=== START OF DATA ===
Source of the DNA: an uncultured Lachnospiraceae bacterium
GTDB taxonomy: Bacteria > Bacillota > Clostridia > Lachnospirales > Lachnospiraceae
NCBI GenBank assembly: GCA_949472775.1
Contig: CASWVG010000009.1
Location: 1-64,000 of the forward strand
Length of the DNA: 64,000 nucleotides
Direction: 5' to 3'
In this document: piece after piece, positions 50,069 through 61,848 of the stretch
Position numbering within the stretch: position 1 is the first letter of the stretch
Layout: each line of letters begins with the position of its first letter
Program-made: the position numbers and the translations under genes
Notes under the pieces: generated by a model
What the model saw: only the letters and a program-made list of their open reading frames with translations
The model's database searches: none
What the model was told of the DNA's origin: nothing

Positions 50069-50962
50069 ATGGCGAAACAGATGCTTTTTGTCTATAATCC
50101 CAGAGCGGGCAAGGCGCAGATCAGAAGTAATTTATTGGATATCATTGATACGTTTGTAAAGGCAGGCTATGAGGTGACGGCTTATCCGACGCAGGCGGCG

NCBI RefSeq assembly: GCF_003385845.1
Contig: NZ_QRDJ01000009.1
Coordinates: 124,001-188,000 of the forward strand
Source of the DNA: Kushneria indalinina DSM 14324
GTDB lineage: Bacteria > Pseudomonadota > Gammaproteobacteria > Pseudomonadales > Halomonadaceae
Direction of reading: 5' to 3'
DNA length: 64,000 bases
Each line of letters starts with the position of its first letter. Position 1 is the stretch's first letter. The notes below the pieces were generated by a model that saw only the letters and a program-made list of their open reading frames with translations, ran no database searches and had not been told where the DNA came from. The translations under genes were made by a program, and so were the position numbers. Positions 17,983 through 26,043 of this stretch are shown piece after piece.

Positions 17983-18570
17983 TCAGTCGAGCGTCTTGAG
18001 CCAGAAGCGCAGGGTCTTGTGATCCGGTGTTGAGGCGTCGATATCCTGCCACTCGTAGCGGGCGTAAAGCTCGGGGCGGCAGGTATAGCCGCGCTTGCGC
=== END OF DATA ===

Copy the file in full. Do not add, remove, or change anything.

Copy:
Source of the DNA: an uncultured Lachnospiraceae bacterium
GTDB taxonomy: Bacteria > Bacillota > Clostridia > Lachnospirales > Lachnospiraceae
NCBI GenBank assembly: GCA_949472775.1
Contig: CASWVG010000009.1
Location: 1-64,000 of the forward strand
Length of the DNA: 64,000 nucleotides
Direction: 5' to 3'
In this document: piece after piece, positions 50,069 through 61,848 of the stretch
Position numbering within the stretch: position 1 is the first letter of the stretch
Layout: each line of letters begins with the position of its first letter
Program-made: the position numbers and the translations under genes
Notes under the pieces: generated by a model
What the model saw: only the letters and a program-made list of their open reading frames with translations
The model's database searches: none
What the model was told of the DNA's origin: nothing

Positions 50069-50962
50069 ATGGCGAAACAGATGCTTTTTGTCTATAATCC
50101 CAGAGCGGGCAAGGCGCAGATCAGAAGTAATTTATTGGATATCATTGATACGTTTGTAAAGGCAGGCTATGAGGTGACGGCTTATCCGACGCAGGCGGCG

NCBI RefSeq assembly: GCF_003385845.1
Contig: NZ_QRDJ01000009.1
Coordinates: 124,001-188,000 of the forward strand
Source of the DNA: Kushneria indalinina DSM 14324
GTDB lineage: Bacteria > Pseudomonadota > Gammaproteobacteria > Pseudomonadales > Halomonadaceae
Direction of reading: 5' to 3'
DNA length: 64,000 bases
Each line of letters starts with the position of its first letter. Position 1 is the stretch's first letter. The notes below the pieces were generated by a model that saw only the letters and a program-made list of their open reading frames with translations, ran no database searches and had not been told where the DNA came from. The translations under genes were made by a program, and so were the position numbers. Positions 17,983 through 26,043 of this stretch are shown piece after piece.

Positions 17983-18570
17983 TCAGTCGAGCGTCTTGAG
18001 CCAGAAGCGCAGGGTCTTGTGATCCGGTGTTGAGGCGTCGATATCCTGCCACTCGTAGCGGGCGTAAAGCTCGGGGCGGCAGGTATAGCCGCGCTTGCGC